The push for change has bipartisan support, even though it could result in less funding for many schools.

Julian- / Flickr Creative Commons

The New Hampshire Electric Coop will soon be the first utility in the state to fulfill a state-mandated requirement on how many customers are allowed to sell their solar energy back onto the grid. This has led some potential solar customers concerned about whether they will recoup their investment to bring their complaints to the Coop’s Board of Directors.

To get what this brouhaha is all about, you first have to know what net-metering is.

Mac Armstrong / Flicker CC

State lawmakers are being asked to decide if hydro-power from Canada should be eligible for renewable energy subsidies.

The proposal was one of two presented by Republican David Murotake of Nashua that would make modifications to the state’s Renewable Portfolio Standard (RPS).

He says lumping hydro in as renewable energy would drive down the cost of meeting the state’s renewable energy goals.

Woodstove 2006
Gord McKenna / Flickr Creative Commons

Starting Thursday residents of Cheshire County can turn in old, inefficient woodstoves for a voucher towards a new cleaner-burning stove.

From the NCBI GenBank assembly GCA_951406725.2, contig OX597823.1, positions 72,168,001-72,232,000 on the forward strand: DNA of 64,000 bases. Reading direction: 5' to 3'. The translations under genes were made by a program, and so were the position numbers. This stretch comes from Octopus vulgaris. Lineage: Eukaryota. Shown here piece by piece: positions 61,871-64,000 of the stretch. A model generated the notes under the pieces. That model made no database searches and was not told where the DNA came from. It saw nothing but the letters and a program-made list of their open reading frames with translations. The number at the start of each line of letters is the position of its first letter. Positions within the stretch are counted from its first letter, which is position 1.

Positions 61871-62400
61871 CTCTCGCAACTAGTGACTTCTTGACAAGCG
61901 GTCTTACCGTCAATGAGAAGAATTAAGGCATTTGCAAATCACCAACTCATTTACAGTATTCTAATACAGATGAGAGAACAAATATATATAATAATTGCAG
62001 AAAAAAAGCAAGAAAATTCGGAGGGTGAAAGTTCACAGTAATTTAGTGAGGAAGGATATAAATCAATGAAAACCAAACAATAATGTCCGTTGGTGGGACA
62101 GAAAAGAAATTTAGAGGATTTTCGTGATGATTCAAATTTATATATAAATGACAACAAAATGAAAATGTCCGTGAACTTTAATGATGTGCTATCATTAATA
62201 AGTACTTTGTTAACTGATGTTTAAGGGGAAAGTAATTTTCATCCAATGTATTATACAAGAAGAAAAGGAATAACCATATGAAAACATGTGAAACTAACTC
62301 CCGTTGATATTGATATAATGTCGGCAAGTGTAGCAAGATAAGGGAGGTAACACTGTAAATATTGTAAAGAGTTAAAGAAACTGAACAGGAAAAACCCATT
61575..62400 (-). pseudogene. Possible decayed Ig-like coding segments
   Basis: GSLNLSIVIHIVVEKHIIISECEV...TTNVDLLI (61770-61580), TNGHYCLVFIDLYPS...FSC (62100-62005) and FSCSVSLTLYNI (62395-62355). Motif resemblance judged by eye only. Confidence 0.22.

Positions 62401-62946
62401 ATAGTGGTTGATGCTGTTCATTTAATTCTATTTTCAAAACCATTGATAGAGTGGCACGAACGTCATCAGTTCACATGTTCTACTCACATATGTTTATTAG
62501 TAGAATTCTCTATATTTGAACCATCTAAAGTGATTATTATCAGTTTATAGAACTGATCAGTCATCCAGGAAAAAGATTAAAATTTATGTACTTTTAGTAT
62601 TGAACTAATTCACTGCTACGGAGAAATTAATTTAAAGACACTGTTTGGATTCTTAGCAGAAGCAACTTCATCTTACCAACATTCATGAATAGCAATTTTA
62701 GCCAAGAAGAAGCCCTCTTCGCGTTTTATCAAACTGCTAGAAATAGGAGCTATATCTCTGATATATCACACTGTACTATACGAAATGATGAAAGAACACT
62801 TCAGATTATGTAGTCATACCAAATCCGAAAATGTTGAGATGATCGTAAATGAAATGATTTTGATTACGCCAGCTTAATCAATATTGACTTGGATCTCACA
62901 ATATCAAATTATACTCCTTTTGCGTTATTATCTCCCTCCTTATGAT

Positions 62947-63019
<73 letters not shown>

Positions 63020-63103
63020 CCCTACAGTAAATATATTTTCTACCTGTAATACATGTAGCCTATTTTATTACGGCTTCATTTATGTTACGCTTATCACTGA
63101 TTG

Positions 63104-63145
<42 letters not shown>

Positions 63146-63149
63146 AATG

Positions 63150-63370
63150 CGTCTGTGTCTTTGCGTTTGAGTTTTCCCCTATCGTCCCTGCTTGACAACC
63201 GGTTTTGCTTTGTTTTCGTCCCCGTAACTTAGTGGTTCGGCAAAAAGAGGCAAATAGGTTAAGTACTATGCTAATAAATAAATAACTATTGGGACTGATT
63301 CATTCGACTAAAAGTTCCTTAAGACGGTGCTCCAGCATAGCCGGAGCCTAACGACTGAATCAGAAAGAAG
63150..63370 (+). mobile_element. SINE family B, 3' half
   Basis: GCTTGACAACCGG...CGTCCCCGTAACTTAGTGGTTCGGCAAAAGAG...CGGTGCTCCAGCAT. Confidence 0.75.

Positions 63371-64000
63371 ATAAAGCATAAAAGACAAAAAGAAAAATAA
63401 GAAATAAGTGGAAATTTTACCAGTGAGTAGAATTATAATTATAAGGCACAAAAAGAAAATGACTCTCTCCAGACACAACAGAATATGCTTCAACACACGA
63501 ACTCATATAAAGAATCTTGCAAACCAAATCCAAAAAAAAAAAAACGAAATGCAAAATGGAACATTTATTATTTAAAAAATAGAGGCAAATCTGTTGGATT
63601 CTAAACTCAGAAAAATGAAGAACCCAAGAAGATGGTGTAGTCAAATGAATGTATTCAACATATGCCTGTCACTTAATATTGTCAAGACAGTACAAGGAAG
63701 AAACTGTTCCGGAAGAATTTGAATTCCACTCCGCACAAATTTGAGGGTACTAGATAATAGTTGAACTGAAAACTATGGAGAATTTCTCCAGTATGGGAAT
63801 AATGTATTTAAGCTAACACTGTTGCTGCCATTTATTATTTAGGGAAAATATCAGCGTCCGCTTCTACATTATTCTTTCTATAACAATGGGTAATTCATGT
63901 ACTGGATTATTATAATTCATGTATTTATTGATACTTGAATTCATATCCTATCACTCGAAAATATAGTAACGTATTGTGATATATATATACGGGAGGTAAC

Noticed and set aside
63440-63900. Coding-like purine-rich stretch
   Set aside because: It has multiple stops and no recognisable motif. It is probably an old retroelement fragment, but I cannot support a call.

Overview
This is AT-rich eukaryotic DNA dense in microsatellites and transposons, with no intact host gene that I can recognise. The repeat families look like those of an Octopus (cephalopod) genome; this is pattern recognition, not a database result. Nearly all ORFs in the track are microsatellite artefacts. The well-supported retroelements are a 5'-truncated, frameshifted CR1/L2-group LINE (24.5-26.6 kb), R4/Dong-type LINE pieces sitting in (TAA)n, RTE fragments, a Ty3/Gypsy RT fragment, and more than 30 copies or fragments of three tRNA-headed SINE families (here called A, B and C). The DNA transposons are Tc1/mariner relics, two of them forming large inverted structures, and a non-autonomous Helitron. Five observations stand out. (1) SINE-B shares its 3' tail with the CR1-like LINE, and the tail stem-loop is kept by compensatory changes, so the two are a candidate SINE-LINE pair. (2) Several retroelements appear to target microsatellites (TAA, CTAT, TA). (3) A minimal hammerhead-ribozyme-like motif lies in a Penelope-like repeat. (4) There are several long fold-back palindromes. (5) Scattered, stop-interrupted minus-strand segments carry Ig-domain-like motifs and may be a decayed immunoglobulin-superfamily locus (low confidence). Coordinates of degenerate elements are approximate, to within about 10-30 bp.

The vouchers are worth $1,000 towards an EPA certified woodstove, $1,500 towards a pellet or gas stove, or $4,000 towards a new outdoor wood boiler. In all $425,000 worth of vouchers will be given out.

Woodstoves built before 1988 are a lot less efficient and put out a lot more pollution than modern stoves, and since they are essentially big chunks of iron they last a long time.

Sam Evans-Brown / NHPR

In a meeting Wednesday, the New Hampshire Fish and Game Commission began a discussion on whether to open a bobcat trapping season. The proposal is far from final, but it’s already attracting the ire of the animal rights community.

Late last year biologists at the University of New Hampshire announced the results of a study, commissioned by Fish and Game. They estimated that from 1989 to today, the bobcat population in New Hampshire had rebounded from less than 200 cats to somewhere between 800 and 1,400.

Let It Shine, Inc.

The organizers of the Keene Pumpkin Fest have proposed a new public safety arrangement for next year’s event.

The organizers only want to be responsible for safety and security within the festival’s footprint.

In a Facebook post, Let It Shine, Inc. – the Pumpkin Festival’s non-profit organizer – said in 2015 it would like the city of Keene and Keene State College to take charge of controlling rowdy college students in neighborhoods near the event.

NH Lottery

  The New Hampshire Lottery is selling a bacon-scented scratch ticket.

The I Heart Bacon Scratch ticket features a $1,000 dollar grand prize and ink which releases the a bacon-like aroma when scratched.

To publicize the release of the ticket, the Lottery will be giving out free bacon in Keene, Durham, Hooksett and Manchester starting on Friday.